NEW: Subscribe to Hacking with Swift+ and accelerate your learning! >>

When to use a set rather than an array

Swift version: 5.2

Paul Hudson    @twostraws   

Sets and arrays both store objects of your choosing, but they have four important differences:

  1. Sets do not store objects in the order they add them.
  2. Instead, they are stored in a way to make them fast to find, which means finding items in sets is extremely efficient.
  3. Sets store each item precisely once.
  4. All items you want to store in a set must conform to Hashable.

As a result, you should use a set rather than an array if all the following criteria are true:

  1. You intend to add each item only once. Sets never allow duplicates.
  2. You don’t care about the order of the items in the set.
  3. You don’t need to use APIs that require arrays.
  4. You’re storing Hashable types, either your own or one of Swift’s built-in types likes strings and integers. Sets use hash values for fast look up of items.

You can switch between an array and a set simply enough:

let array = [1, 2, 3]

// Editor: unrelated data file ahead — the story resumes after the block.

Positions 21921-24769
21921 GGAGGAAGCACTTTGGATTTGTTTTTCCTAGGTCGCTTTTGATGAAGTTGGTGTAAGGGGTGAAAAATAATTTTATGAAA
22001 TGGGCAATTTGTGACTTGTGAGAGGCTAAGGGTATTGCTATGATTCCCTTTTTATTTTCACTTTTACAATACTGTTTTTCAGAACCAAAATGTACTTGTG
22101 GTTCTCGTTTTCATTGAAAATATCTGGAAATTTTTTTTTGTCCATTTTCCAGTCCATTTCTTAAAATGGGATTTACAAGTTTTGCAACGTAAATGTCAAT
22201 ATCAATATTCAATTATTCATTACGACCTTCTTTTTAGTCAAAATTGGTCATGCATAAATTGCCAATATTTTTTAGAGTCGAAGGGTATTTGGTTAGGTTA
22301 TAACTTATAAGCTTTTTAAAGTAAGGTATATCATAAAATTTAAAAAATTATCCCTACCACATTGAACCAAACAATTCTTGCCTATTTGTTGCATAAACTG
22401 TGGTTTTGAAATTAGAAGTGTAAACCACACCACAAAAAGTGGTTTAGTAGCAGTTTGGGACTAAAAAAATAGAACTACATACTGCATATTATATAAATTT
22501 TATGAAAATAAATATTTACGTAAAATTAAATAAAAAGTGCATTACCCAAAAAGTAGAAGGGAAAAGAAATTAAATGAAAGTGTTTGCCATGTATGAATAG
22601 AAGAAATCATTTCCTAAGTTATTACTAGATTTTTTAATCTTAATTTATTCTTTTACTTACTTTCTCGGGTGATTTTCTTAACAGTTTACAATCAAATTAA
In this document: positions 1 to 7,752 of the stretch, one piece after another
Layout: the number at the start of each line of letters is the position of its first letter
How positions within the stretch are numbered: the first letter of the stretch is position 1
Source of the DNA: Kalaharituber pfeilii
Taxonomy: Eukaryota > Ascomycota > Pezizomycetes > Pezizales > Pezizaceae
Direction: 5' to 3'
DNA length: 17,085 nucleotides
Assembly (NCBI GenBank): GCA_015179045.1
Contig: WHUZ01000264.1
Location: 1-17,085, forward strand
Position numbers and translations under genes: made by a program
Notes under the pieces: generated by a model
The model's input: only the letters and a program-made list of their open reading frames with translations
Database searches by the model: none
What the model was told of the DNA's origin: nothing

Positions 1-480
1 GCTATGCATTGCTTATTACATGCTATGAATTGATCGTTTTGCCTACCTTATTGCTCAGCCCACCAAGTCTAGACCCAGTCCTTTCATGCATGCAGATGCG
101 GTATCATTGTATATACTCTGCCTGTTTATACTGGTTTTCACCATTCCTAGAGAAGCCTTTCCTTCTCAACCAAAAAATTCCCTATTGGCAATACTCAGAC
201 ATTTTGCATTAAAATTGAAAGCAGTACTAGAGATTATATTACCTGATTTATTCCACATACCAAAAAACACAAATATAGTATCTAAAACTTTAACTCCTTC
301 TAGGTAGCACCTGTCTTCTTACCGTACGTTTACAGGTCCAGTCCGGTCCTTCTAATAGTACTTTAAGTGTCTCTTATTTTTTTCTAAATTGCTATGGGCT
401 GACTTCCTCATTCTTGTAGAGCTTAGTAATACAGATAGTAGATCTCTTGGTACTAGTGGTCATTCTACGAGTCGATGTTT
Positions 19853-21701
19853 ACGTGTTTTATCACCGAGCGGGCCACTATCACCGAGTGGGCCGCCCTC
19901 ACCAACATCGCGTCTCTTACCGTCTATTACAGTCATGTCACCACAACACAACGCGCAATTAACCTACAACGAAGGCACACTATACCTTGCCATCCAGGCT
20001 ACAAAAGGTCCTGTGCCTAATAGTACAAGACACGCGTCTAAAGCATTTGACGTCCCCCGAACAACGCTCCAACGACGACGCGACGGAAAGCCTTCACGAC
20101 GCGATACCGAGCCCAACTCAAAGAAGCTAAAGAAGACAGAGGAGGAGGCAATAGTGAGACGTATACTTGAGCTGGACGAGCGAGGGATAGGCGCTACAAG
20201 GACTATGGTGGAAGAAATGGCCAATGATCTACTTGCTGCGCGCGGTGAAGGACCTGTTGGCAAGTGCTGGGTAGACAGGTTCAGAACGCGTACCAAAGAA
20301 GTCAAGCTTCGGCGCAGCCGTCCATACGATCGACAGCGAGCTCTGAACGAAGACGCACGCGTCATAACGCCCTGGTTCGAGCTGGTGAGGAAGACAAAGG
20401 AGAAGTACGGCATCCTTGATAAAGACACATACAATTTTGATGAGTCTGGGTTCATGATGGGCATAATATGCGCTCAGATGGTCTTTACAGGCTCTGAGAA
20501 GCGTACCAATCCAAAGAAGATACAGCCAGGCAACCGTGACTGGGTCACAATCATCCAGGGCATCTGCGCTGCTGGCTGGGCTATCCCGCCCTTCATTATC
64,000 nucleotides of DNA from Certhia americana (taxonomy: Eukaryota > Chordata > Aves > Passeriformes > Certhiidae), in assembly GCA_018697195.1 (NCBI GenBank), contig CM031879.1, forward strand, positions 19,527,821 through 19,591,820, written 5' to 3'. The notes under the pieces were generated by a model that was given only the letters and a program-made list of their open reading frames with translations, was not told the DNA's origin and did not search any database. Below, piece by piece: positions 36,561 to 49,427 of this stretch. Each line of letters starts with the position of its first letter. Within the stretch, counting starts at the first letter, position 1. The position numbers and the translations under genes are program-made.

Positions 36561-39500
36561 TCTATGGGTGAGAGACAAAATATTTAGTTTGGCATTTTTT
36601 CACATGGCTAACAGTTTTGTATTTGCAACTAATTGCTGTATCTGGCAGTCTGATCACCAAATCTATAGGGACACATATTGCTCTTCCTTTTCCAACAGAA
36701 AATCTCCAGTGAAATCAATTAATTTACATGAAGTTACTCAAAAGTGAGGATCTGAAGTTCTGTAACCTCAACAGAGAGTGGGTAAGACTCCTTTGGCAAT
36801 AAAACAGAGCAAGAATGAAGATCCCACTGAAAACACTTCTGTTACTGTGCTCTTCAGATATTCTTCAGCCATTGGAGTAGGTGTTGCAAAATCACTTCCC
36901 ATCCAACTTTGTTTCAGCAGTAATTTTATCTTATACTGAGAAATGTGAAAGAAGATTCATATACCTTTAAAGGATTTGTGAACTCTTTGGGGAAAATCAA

let set = Set(array)
let array2 = Array(set)

Using contains() on a set takes the same amount of time if you have one item as it does if you have one thousand items – it’s called an O(1) operation.

Hacking with Swift is sponsored by Instabug

SPONSORED Are you tired of wasting time debugging your Swift app? Instabug’s SDK is here to help you minimize debugging time by providing you with complete device details, network logs, and reproduction steps with every bug report. All data is attached automatically, and it only takes a line of code to setup. Start your free trial now and get 3 months off exclusively for the Hacking with Swift Community.

Start your free trial!

Sponsor Hacking with Swift and reach the world's largest Swift community!

Subscribe to Hacking with Swift+

Available from iOS – learn more in my book Pro Swift

Similar solutions…

About the Swift Knowledge Base

This is part of the Swift Knowledge Base, a free, searchable collection of solutions for common iOS questions.

Buy Pro Swift Buy Swift Design Patterns Buy Testing Swift Buy Hacking with iOS Buy Swift Coding Challenges Buy Swift on Sundays Volume One Buy Server-Side Swift (Vapor Edition) Buy Advanced iOS Volume One Buy Advanced iOS Volume Two Buy Advanced iOS Volume Three Buy Hacking with watchOS Buy Hacking with tvOS Buy Hacking with macOS Buy Dive Into SpriteKit Buy Swift in Sixty Seconds Buy Objective-C for Swift Developers Buy Server-Side Swift (Kitura Edition) Buy Beyond Code

Was this page useful? Let us know!

Average rating: 5.0/5